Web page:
Jessie Ware’s music has found its way back to the dancefloor. From early beginnings as a vocalist on SBTRKT tracks, electro has always permeated her repertoire one way or another. But none of her releases have sat quite so firmly in the genre of disco as What’s Your Pleasure?
Ware is no stranger to musical success. She has three top ten albums already under her belt and a prior Mercury Prize nomination to beat. But more recently, she has found roaring success hosting the ‘Table Manners’ podcast alongside her mum, growing her already strong musical following considerably.
As a result of this success, you could say that Ware was best placed to release an album that would be well received. Perhaps more importantly, What’s Your Pleasure?, an archetypal disco album, has been released in an atmosphere where typical clubbing is not on the cards. The result is a nostalgic record, making listeners yearn for a simpler time. It is no doubt on repeat in parks and living rooms across the UK and beyond.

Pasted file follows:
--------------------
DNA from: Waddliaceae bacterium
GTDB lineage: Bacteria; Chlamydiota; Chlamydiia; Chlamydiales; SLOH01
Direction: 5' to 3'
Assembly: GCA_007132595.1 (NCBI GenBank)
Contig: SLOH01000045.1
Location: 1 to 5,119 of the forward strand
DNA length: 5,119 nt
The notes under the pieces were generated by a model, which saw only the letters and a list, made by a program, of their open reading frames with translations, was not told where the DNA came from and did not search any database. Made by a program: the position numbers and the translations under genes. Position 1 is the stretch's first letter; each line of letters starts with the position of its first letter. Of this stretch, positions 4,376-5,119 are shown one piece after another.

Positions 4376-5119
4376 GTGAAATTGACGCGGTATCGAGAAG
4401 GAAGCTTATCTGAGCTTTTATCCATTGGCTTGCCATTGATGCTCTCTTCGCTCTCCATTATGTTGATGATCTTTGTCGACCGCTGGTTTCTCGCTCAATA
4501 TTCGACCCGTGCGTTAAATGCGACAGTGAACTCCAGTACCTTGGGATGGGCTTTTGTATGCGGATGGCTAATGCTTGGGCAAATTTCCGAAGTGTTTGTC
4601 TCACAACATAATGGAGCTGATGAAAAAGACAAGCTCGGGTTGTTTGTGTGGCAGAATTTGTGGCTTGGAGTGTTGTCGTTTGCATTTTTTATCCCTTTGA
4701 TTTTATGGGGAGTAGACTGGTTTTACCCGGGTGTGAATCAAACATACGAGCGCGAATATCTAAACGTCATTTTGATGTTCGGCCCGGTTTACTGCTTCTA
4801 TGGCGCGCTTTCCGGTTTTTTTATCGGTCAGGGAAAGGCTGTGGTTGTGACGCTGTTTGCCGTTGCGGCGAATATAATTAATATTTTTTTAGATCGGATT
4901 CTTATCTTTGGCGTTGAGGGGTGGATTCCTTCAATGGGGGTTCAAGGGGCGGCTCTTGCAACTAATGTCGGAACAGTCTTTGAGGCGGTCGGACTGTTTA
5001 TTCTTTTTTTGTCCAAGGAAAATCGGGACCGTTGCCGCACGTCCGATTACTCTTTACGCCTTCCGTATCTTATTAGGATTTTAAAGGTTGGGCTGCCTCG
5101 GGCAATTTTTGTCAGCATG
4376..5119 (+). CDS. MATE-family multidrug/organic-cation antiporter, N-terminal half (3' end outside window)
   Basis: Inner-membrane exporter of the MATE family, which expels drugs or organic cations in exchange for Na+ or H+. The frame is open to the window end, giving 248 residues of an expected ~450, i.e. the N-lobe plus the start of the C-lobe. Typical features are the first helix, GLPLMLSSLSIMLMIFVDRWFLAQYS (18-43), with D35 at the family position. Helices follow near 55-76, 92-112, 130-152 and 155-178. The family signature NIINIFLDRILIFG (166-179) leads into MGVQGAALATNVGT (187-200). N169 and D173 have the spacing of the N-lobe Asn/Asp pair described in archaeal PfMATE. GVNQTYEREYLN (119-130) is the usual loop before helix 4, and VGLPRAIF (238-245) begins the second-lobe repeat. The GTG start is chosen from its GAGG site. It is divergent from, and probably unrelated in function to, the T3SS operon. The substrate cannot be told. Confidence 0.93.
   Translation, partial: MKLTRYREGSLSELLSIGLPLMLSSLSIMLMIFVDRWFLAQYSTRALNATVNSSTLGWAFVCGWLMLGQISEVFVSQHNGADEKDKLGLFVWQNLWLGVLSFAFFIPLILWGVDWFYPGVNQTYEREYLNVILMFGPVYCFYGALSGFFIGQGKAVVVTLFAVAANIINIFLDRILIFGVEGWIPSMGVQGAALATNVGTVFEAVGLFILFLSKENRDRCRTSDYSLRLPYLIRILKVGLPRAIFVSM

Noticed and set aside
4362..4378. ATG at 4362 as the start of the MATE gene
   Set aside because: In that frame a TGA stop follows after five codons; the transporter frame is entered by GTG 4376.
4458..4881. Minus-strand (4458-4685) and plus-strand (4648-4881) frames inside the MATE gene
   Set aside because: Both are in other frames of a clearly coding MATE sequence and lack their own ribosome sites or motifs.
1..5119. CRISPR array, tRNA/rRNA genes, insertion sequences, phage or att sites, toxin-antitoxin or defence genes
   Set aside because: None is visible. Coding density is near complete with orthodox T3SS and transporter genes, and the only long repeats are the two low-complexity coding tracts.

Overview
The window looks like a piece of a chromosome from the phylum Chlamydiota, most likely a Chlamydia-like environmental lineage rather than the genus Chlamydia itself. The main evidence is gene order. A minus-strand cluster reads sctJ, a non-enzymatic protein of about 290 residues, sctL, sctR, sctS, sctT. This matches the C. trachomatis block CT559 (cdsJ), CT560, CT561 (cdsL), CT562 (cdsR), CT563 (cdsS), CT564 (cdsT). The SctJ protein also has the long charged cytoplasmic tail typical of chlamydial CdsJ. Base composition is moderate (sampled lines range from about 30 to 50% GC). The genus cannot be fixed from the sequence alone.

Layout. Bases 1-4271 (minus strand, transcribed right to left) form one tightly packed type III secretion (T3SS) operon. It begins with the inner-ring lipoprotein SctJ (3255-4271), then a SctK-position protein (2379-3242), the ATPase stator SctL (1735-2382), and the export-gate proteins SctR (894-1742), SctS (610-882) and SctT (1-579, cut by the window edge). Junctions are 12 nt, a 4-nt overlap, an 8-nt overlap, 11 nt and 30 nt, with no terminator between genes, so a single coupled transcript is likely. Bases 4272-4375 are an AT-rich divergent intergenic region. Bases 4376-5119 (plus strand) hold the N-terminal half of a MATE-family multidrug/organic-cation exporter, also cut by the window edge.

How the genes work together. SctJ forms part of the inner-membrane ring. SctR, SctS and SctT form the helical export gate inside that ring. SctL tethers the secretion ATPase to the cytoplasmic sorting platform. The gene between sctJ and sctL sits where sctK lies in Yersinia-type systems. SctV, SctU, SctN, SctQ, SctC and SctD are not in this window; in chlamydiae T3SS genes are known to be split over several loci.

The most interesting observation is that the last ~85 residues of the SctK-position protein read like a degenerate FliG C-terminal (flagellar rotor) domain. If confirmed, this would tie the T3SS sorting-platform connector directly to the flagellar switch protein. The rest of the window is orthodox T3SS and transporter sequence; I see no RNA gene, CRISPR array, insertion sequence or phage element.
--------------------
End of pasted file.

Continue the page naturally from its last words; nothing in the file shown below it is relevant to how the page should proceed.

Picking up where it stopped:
Ware clearly draws influences of Studio 54 and the height of 80’s disco culture throughout the album. In ‘Ooh La La’, techy synths and scatty melodies combine to create a irresistible rhythm. Similarly, the title track sounds like it could be from an 80’s top hits album, with Ware’s sultry vocals overlying a synth-heavy backing track and a four to the floor beat. These typical disco elements are well put together across the album, creating tracks that sound equally fresh and nostalgic.
Certain tracks hark back to the Devotion and Tough Love era. ‘Save a Kiss’ contains the layered, soft vocals and euphoric instrumentation reminiscent of ‘Wildest Moments’ and ‘Champagne Kisses’. Early single, ‘Adore You’, also has this element to it with production from Metonomy’s Joseph mount, breaking up the disco with a more soulful edge. Still, electro-style beats find their way into these tracks also, cementing Ware’s return to the club quite radically.
As always, Ware’s vocals standout. Her impressive range is powerful and of effortless quality. In ‘Mirage (Don’t Stop)’ she flits between high energy lyrics. “Don’t stop moving together. Don’t stop moving together. Keep on dancing,’ she sings with breathy, deeper tones.